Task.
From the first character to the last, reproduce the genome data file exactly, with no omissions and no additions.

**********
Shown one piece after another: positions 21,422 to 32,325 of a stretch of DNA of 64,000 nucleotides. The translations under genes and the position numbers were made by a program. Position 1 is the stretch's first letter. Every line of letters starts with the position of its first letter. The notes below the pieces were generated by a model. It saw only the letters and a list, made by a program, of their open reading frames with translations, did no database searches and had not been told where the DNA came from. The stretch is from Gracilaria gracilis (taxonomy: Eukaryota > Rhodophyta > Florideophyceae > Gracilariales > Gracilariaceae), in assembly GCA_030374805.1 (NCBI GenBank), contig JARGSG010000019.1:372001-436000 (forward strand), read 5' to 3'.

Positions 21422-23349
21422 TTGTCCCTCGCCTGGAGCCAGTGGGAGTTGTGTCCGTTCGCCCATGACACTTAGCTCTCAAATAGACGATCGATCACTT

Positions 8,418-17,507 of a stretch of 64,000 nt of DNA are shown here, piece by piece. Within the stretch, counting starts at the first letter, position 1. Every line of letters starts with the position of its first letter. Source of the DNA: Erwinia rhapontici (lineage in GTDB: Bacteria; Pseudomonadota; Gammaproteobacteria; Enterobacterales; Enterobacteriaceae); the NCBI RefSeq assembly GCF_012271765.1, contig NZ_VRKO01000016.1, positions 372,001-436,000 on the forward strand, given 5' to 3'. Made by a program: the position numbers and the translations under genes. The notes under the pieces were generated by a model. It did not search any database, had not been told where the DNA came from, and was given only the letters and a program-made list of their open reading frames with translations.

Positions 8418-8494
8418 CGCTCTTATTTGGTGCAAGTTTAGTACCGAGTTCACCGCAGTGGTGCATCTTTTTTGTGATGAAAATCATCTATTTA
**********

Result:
Shown one piece after another: positions 21,422 to 32,325 of a stretch of DNA of 64,000 nucleotides. The translations under genes and the position numbers were made by a program. Position 1 is the stretch's first letter. Every line of letters starts with the position of its first letter. The notes below the pieces were generated by a model. It saw only the letters and a list, made by a program, of their open reading frames with translations, did no database searches and had not been told where the DNA came from. The stretch is from Gracilaria gracilis (taxonomy: Eukaryota > Rhodophyta > Florideophyceae > Gracilariales > Gracilariaceae), in assembly GCA_030374805.1 (NCBI GenBank), contig JARGSG010000019.1:372001-436000 (forward strand), read 5' to 3'.

Positions 21422-23349
21422 TTGTCCCTCGCCTGGAGCCAGTGGGAGTTGTGTCCGTTCGCCCATGACACTTAGCTCTCAAATAGACGATCGATCACTT

Positions 8,418-17,507 of a stretch of 64,000 nt of DNA are shown here, piece by piece. Within the stretch, counting starts at the first letter, position 1. Every line of letters starts with the position of its first letter. Source of the DNA: Erwinia rhapontici (lineage in GTDB: Bacteria; Pseudomonadota; Gammaproteobacteria; Enterobacterales; Enterobacteriaceae); the NCBI RefSeq assembly GCF_012271765.1, contig NZ_VRKO01000016.1, positions 372,001-436,000 on the forward strand, given 5' to 3'. Made by a program: the position numbers and the translations under genes. The notes under the pieces were generated by a model. It did not search any database, had not been told where the DNA came from, and was given only the letters and a program-made list of their open reading frames with translations.

Positions 8418-8494
8418 CGCTCTTATTTGGTGCAAGTTTAGTACCGAGTTCACCGCAGTGGTGCATCTTTTTTGTGATGAAAATCATCTATTTA